Virtually every Tea Party argument is a fallacy. That's not a scientific poll or anything, just a very biased observation through Facebook meme's, which appears to be where the Tea Party gets the bulk of their information, since they don't have the attention span to watch Fox news.
Liberals waste a lot of time trying to argue with these fallacies, rather than just pointing out the fallacy and trying to have a real discussion. This is the first in a series of articles defining some different types of fallacies and how the Tea Party uses them. Hopefully it can save some liberals a little time and/or sanity.
There's no such fish as a red herring. There's herring, but they aren't red. To get them red you have to smoke them. The thing is, when you do that they they also pick up an extremely strong scent.
So, as the legend (which recently has been challenged but it's still fun) goes, they were used to train hunting dogs back in the day. The "red herring" would be used to wipe across the trail of the fox to throw the dog off the scent, distracting him from his original goal.
The expression was picked up both as a literary technique and as a name for a type of fallacy. The fallacy occurs when another argument is introduced to distract from the main argument. The Tea Party Republicans and the NRA have used this in a number of forms to distract form the gun control debate.
The problem with liberals (present company included) is that we go barking after the red herring, not even realizing that it's what we're doing.
So what is the argument for gun control? It's twofold.
Simply put the goal is to make it as hard as possible for criminals and those with certain mental illnesses to obtain guns while infringing as little as possible on the rights of responsible citizens to obtain them.
Example One: Don't take away my guns, I have a Second Amendment Right!
The red herring is the actual second amendment argument. There are a hundred different directions to go with this, talking about the militia clause, or the history of the amendment and why it was written to allow for the slave owners to maintain their slave populations, or even Heller and how even the most conservative justice in the history of the court said that there were restrictions on the Second Amendment.
All of those are chasing after the wrong scent. Remember a good red herring gets you distracted. The best way to do that is make a bad argument when the other party knows the answer. The urge to chase after it is compelling.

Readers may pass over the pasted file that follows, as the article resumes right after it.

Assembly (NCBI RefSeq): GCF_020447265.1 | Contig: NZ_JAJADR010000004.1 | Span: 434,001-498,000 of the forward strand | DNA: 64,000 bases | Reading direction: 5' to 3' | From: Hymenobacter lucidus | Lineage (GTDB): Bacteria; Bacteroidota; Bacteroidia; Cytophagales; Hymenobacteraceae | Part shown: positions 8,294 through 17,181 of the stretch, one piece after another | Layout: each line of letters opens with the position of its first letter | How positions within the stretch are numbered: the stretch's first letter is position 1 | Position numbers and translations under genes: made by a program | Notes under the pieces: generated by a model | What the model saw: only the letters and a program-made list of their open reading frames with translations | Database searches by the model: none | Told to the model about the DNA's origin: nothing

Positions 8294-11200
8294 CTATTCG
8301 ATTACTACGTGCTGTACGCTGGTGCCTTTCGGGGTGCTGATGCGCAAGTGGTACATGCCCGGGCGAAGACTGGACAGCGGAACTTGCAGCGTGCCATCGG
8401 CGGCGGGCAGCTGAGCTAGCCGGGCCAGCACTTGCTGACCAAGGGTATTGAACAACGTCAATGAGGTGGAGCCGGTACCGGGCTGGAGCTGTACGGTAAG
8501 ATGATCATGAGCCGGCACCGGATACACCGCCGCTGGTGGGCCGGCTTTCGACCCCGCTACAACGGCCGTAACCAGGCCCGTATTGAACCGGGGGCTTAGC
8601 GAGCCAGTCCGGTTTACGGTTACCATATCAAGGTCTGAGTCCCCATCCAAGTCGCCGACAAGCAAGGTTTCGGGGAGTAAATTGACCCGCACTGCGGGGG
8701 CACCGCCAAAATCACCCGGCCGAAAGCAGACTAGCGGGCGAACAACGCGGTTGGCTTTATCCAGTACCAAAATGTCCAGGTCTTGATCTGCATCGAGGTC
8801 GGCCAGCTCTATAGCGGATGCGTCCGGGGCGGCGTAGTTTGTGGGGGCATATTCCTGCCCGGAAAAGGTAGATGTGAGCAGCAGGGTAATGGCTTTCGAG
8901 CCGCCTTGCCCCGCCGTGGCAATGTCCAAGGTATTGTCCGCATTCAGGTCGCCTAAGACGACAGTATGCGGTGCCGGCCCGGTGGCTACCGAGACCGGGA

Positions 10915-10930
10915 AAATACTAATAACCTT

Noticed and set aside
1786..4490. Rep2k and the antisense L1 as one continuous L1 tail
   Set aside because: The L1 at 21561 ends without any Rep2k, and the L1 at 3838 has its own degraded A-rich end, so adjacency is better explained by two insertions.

But the best answer to this is, "We're not taking away your guns."
Example Two: People kill people with cars, knives, hammers et al and you're not taking them away!
The car one is really annoying isn't it? You want to point out a multitude of arguments, such as the fact that cars aren't designed to kill people, or that if you had millions of people walking in single file with assault weapons firing, there would be a lot more people killed, or that cars are heavily regulated, requiring both registration and licensing.
Again, because you have a valid point, it doesn't mean it's valid to make it. If you're chasing a red herring, you're losing the argument by trying to win it. As soon as you start engaging this line of reasoning, you're entertaining the notion that their guns are going to be taken away.
The best answer to this is, "We're not taking away your guns."
Example Three: If you take away everyone's guns, then only the criminals will have guns.
Oh how this one can lead you down a long and winding path! You can get into endless conversation about England, Australia, Japan, how different countries record their crime rates differently, Chicago, Washington DC, straw buyers and so on and so on.
But this all feeds the same giant fish that could swallow the one who swallowed Jonah. Forget all of that, even though you're right.
The best answer here is "We're not taking away your guns, we're only making it harder for the criminals to get them."
Example Four: The real problem is that Hollywood and video games desensitize us to violence, so why do you want to take away our guns.
You want to point out that there are countries with gun control who have far lower murder rates than ours, that watch the same movies, and play the same (or even more violent) video games.
You want to argue that it's arguing to take away the First Amendment to protect the Second.
You want to argue a bunch of things, because the argument is so intensely stupid that it must be answered, but remember—red herring stink. They're designed to do that.
The real answer here is, "We're not taking your guns away."
There are other examples, but I'm sure you're getting the point. Any argument that they poise which leads down the path of taking their guns away is something that doesn't need to be engaged in because we agree with them. No one is taking their guns away!
Now, there are two caveats to this.
First Caveat: I understand you're not coming to my house to take away my guns, but by banning semi-automatic weapons you are restricting my right to by whatever guns I want, and that's a violation of my second amendment rights
This introduces a new fallacy, the strawman, and will be addressed in the next diary entry. There is a valid discussion to be had here in regards to what is an assault weapon versus what is a semi-automatic weapon.
Second Caveat: BlowBama wants to steal all my guns! He's secretly conspiring to bring in a one-world government and he manufactured Sandybrook with a bunch of actors so he could drum up support to come and take my guns so that me, and the other red-meat eating Americans who love freedom and liberty won't be able to fight back when they try to take over the country! He'll have to pry my AR-15 and 217 other guns from my cold dead hands!
Here the correct answer is, "OK, we're probably going to have to take away your guns, but only because you're failing the sanity portion of the background check."